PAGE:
Peter Wille (1931–71) had an unflagging passion for architecture. Emigrating from Ceylon (now Sri Lanka) with his wife during the 1950s, he settled in the newly developed suburb of Mount Waverley, in Melbourne’s south-east.
Wille was employed by the firm Smith, Tracey, Lyon & Brock as an architectural draftsman, and he also contributed to the architectural journal Building ideas. In his spare time, he photographed buildings across Melbourne, particularly in pockets of the south-east, compiling a vast archive of more than 6000 meticulously annotated color slides.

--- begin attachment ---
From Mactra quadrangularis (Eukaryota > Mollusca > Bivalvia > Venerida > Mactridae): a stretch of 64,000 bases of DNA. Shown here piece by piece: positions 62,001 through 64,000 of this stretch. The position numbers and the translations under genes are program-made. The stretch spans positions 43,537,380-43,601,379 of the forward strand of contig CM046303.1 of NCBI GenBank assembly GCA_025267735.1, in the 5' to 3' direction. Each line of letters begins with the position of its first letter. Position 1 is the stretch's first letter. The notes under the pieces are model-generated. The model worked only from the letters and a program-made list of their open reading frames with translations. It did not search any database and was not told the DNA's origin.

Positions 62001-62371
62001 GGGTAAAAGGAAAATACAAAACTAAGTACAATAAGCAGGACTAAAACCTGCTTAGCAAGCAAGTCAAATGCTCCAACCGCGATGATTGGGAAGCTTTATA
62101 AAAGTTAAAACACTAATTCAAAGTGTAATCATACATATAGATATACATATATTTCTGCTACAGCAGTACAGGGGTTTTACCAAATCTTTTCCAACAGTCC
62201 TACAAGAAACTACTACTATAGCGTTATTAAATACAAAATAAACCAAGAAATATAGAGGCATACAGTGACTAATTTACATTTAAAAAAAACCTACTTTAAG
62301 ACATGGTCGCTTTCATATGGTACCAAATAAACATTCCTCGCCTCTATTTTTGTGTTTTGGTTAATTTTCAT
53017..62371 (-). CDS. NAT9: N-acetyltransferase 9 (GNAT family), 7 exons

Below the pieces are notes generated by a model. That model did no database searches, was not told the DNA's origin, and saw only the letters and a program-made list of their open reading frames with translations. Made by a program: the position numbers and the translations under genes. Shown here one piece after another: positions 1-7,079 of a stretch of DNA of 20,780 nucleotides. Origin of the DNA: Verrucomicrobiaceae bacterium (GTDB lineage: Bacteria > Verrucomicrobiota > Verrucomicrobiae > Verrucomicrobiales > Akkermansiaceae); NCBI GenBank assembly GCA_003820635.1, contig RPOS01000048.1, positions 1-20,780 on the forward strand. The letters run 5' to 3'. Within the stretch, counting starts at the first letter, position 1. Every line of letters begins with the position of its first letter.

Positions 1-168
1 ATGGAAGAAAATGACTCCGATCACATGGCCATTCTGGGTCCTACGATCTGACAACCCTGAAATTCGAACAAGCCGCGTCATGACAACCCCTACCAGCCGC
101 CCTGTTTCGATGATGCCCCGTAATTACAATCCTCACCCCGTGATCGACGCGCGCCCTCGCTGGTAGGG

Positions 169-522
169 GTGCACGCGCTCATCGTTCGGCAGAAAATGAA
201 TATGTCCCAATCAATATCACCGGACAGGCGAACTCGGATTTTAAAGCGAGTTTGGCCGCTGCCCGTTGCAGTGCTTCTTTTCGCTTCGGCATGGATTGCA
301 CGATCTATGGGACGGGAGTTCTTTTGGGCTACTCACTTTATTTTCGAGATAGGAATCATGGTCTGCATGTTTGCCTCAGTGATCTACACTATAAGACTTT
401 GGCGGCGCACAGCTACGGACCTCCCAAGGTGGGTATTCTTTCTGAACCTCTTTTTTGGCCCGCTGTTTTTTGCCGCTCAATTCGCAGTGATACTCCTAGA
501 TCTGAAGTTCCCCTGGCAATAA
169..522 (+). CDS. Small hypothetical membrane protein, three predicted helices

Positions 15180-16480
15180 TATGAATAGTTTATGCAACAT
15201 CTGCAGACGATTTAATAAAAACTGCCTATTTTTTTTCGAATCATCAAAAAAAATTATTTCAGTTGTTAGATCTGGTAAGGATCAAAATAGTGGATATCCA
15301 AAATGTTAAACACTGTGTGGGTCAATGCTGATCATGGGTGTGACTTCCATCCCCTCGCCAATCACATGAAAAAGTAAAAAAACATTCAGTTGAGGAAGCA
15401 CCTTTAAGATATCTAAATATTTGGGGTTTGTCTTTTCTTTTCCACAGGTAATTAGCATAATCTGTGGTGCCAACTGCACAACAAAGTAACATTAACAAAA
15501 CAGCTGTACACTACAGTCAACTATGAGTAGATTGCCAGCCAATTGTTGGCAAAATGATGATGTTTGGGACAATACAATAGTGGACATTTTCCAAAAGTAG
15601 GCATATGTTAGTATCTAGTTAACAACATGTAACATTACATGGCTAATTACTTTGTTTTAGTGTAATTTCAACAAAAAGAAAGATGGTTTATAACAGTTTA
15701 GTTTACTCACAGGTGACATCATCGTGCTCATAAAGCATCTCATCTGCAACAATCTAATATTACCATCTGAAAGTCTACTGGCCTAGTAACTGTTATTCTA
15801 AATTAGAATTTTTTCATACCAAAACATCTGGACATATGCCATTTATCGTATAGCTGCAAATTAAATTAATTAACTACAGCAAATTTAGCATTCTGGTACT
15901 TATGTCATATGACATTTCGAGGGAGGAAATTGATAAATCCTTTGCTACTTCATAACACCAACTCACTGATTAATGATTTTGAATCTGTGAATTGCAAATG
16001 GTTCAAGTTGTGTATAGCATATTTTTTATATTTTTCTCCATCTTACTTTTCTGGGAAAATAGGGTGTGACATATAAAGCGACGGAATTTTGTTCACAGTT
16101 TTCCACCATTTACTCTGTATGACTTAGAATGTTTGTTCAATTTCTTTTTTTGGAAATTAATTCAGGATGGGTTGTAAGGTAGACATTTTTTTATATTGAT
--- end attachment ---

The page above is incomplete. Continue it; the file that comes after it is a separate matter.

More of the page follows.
In 1955, Wille began corresponding with architect Robin Boyd. Over the next 15 years, they developed a friendship centered on sharing and critiquing ideas. On 16 November 1971, Wille was killed in a tragic road accident while out photographing a building. His death came only one month after that of Robin Boyd.
Peter Wille’s carefully compiled archive is not only a significant record of a critical period in Australian architecture, it also illustrates one person’s love of the buildings, environment and ideas that surrounded him.
These amazing photos from Monash Public Library Service were taken by Peter Wille that show architecture and construction of Melbourne in the 1960s.
View from north of Deakin Hall, Monash University, Clayton, 1962
House on corner of Bruce Street and Wiaktun Crescent, Mount Waverley, Chancellor & Patrick, 1962
34 Waimarie Drive, Mount Waverley, designed by Geoffrey Woodfall, 1963-64
A.N.Z. Bank, Ferntree Gully Road, Notting Hill, 1963